Architecture throughout time has been defined by those that design it. It has been used to create barriers and wall off communities, and it has been used to connect communities and create lively civic spaces. With the advent of the internet and the increasingly rapid forms of communication comes a need within architecture firms to challenge old and out-dated views. These platforms for communication and collaboration create a stage on which the global community can define the morals and issues that are most important. Just as architecture creates the stage where culture lives.
Sir Peter Cook talks about the importance of cross fertilization of our cultural stream, which means that “Luddite views of ongoing culture sometimes tiresome…” These recycled and reused ideas must be challenged, and by bringing differing ideas and perspectives together under the same roof, we may be able to sustain this challenge.
“New York City can sometimes be incredibly parochial and not even be aware of cultural changes happening on the other side of the country.”
Architects should try their best to be in touch with the changing dynamics of society, in order to represent these changes in the design of new spaces. After all, these are the spaces that will be used by humans from all over the globe.
Kenneth Drucker further dives into this topic by doubling down on the importance of cross-cultural exchange between Americans and Europeans, and how it is necessary to trade ideas and technology (Scale issues, urban design issues, architect tech difference, and textural & craft issues. etc). New York City is one of the architectural capitals of the world due to the melting pot effect on culture and architectural ideas.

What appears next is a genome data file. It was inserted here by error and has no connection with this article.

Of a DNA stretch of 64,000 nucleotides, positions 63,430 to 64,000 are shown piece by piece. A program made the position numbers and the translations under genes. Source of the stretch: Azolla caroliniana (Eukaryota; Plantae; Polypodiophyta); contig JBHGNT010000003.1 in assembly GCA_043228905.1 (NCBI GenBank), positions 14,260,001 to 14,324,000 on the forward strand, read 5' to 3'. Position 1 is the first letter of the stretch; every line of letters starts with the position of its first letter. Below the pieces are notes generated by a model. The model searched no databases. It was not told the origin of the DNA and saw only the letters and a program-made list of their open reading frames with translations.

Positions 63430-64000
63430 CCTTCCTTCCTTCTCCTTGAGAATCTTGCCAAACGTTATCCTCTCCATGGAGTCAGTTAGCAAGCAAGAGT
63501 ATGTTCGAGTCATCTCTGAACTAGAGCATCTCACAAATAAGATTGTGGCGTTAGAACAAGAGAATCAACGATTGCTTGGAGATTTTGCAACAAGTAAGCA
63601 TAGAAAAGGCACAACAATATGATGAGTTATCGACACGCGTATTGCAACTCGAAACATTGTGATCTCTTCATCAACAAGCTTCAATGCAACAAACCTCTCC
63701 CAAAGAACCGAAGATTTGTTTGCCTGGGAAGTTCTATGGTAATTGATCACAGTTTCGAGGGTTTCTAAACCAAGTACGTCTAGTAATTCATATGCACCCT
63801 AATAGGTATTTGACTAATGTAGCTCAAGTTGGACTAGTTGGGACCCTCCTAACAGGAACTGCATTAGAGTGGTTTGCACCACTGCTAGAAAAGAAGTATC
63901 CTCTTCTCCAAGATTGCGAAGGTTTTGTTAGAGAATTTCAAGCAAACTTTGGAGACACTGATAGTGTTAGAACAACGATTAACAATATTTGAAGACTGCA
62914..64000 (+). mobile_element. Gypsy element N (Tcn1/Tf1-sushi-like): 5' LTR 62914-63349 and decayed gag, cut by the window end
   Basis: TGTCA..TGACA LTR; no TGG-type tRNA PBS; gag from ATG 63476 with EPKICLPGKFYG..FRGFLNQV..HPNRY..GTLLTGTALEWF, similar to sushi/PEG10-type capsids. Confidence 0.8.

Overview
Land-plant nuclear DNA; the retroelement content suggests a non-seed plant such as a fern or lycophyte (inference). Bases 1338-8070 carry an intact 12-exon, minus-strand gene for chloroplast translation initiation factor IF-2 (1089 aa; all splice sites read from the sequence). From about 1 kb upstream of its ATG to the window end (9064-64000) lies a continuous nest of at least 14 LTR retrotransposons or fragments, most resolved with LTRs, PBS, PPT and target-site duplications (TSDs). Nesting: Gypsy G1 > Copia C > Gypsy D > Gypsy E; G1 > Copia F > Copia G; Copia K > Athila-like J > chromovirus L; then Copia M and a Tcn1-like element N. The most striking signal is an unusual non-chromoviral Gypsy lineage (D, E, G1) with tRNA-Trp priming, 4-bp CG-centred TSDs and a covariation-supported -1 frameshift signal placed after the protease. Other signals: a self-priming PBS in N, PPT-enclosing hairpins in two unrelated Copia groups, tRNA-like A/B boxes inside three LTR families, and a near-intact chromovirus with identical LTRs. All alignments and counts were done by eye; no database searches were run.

“European architects have urbanity to their work and different layers of people communicate design & operate within public and urban realm.”
He agrees with Sir Peter Cook that Europeans are global individuals, and thus are able to challenge parochial views.
Both thought leaders within the industry understand the role they must play, as well as the role that any architect plays in representing society and culture. The cookie cutter architecture design must be challenged, and “instagramification” of architecture creates a powerful tool that threatens the uniqueness of each project. Every design process should keep in mind who they are serving and representing! Who will be using this space? Are they represented within this design?
In this Huffington Post article, “How Architecture Can Bring Communities Together” they talk about the importance of design and how architecture creates the stage for culture to be protected and over time, changed. They highlight what both Sir Peter Cook and Kenneth Drucker mention in regards to protecting the diversity of opinion and perspectives within architecture.